Friday, August 26, 2005

Bush has spent billions of $$ and tens of thousands have been killed, to bring WHAT to WHOM????

while he vacays, on Women's Equality Day....

The Heretik has a heartwrending post on a young 16 year old girl, who was an example of Islamic justice in Iran.

And of course, our friends the Kurds, who are also forerunners in the rights of women.... have about a 90% rate of Female Genital Mutilation, to this day
excerpt.. "The child, completely naked, is made to sit on a low stool. Several women take hold of her and open her legs wide. After separating her outer and inner lips, the operator, usually a woman experienced in this procedure, sits down facing the child. With her kitchen knife the operator first pierces and slices open the hood of the clitoris. Then she begins to cut it out......"

On Women's Equality Day in the U.S., NOW Advocates for Iraqi Women's Rights
Statement of National Organization for Women President Kim Gandy
August 26, 2005
On August 26, we celebrate Women's Equality Day in honor of the 85th anniversary of women's suffrage. From 1776 to 1920, it took nearly 150 years for the women of the United States to win the right to vote — a right that was originally denied to us by the "founding fathers" of our nation. And women's equality still is not guaranteed in the U.S. Constitution.
An even greater injustice is about to be imposed on our sisters in Iraq, and with the support of the Bush administration.

The current draft of the new Iraqi constitution states that "Islam is the official religion of the state and is a basic source of legislation" and that "No law can be passed that contradicts the undisputed rules of Islam." This is likely to result in religious rule over women's rights in areas of marriage, divorce, custody and inheritance rights. If that is the case, the women of Iraq will be taking a giant step backward.

The Bush administration, in a shameful move, has endorsed this draft constitution. Their earlier commitment to pressing for women's guaranteed constitutional rights appears to be forgotten, or worse, purposely set aside.

Perhaps American Enterprise Institute's Reuel Marc Gerecht let the cat out of the bag when he said on Meet the Press last Sunday: "I think it's important to remember that in the year 1900, for example, in the United States, it was a democracy then. In 1900, women did not have the right to vote. If Iraqis could develop a democracy that resembled America in the 1900s, I think we'd all be thrilled. I mean, women's social rights are not critical to the evolution of democracy." (medbh---may he come back next lifetime as Atefeh Rahabi)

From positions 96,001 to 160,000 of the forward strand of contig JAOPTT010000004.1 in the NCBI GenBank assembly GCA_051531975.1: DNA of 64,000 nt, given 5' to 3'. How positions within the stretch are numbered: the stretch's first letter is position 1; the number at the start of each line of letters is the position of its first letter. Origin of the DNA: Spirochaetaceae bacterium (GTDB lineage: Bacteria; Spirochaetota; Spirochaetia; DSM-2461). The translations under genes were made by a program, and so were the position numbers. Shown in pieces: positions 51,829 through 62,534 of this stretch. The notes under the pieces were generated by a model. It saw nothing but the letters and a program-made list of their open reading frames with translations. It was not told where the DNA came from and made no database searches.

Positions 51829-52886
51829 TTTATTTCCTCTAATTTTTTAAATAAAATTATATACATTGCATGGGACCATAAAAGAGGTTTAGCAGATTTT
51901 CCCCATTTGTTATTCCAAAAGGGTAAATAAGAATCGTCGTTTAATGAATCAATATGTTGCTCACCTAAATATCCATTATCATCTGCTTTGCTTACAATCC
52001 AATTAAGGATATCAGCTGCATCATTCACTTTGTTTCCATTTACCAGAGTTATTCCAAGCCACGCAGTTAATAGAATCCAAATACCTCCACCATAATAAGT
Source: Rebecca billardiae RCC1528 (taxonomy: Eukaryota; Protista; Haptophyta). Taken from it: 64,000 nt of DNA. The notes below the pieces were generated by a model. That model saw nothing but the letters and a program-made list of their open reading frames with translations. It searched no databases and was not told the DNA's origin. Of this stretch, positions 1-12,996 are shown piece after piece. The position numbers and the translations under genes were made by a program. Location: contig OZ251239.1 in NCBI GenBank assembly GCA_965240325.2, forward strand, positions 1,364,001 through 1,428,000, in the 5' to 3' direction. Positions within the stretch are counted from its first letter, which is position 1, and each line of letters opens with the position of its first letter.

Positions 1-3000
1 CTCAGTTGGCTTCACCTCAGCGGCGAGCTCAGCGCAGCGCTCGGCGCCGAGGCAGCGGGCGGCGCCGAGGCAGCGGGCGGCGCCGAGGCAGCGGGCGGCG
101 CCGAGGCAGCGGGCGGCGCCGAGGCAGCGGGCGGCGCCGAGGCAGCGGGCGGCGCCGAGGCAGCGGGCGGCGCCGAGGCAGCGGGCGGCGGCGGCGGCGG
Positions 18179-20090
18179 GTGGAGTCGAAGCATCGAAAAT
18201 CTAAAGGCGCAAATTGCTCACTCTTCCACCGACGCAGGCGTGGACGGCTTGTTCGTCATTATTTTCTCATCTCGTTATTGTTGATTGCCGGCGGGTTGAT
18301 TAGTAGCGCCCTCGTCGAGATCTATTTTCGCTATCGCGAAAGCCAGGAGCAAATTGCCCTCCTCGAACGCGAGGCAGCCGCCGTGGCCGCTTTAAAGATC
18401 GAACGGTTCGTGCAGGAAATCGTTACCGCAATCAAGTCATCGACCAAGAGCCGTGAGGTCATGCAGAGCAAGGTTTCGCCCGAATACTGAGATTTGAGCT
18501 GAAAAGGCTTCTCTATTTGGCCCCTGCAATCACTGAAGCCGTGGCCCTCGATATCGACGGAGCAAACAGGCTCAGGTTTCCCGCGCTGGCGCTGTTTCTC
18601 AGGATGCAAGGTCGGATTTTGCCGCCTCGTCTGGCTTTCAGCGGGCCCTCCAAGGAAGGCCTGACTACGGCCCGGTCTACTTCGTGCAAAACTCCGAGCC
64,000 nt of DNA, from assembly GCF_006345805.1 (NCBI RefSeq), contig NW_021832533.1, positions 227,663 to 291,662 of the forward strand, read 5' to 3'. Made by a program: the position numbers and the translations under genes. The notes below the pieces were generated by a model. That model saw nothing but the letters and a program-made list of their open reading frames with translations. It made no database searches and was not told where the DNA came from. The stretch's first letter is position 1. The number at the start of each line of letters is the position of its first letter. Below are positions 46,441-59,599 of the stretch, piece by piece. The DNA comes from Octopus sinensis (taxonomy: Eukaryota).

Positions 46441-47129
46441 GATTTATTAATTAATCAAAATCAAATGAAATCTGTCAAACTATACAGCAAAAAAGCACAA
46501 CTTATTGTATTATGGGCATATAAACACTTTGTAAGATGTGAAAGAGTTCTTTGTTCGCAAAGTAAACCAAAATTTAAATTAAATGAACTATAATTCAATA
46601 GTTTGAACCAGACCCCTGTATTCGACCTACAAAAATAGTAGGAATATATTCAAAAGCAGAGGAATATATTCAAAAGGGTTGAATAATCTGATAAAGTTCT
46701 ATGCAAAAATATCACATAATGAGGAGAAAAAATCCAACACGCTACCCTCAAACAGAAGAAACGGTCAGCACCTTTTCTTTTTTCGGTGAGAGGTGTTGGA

Contrary to Gerecht's assertions, a guarantee of women's rights is absolutely essential to democracy in Iraq. The women of Iraq must explicitly be guaranteed equality in the new constitution — not as afterthoughts in a bill of rights that may or may not be written at some point in the future. Without a clear statement in this document now, women's human rights will continue to be bargained away.

Eighty-five years ago, the decades of blood, sweat and tears of our feminist foremothers finally came to fruition when they won the vote for all women in this country. As we honor this victory, we call on the Bush administration to support Constitutional equality for U.S. women and to withdraw its support from any Iraq constitution that erodes rather than expands Iraqi women's rights and freedoms.

thanks for the democracy, george.........


Blogger Karl said...

Thanks for bringing forth this information. I for one was not aware of the Kurds history of this barbaric activity.

10:45 PM  
Blogger Medbh said...

The actual report about the high incidence of FMG among the Kurds came out about a year ago. I posted on it awhile ago. It is in the news now because of the "proof" that was obtained. The poor little girl picture may be part of the proof. Barabric is right. The African nations were making progress in eliminating FMG, ut this hateful practice to glorify a man's sexuality, dominance and control continues..

8:45 PM  
Anonymous ThomH said...

FGM, as you know better than I, is very dangerous to women. Even if the clitoridecthomy goes well--no major infections or scarring, there's often complications later pertaining to childbirth, general urilogical functions, etc. {Spelling?}

It's also--as you rightly suggest--a completely unnecessary surgery for any health or medical purposes.

Likewise, though FGM intends to make the girl in question less sexually responsive, and hence presumably less promiscuous, it's practiced in cultures in which women do not have strong choice in their marriage or sexual partners--abuse, mistreatment, polygamy and prostitution typically prevalent.

But I have to point one very ugly aspect of this. I do agree with you that this is about control and dominance--and that of men over women.

But FGM is usually performed by women, and typically the victim is a relative. The belief that if she does not have her clitoris removed, she won't be able to find a husband.

So if you talk to the parties involved, they might insist this is good or desirable.

It's not just stopping a barbaric practice -- it's changing part of the culture that permits that practice. But people fighting this on the ground should know some of the resistance you receive will be from women.

So we have two horrors here, if you would.

1. The practice itself of FGM.

2. The beliefs and values that allow FGM to seem desirable or even necessary.

Sadly, the struggle here isn't limited to just dealing w/ men.

1:47 AM  

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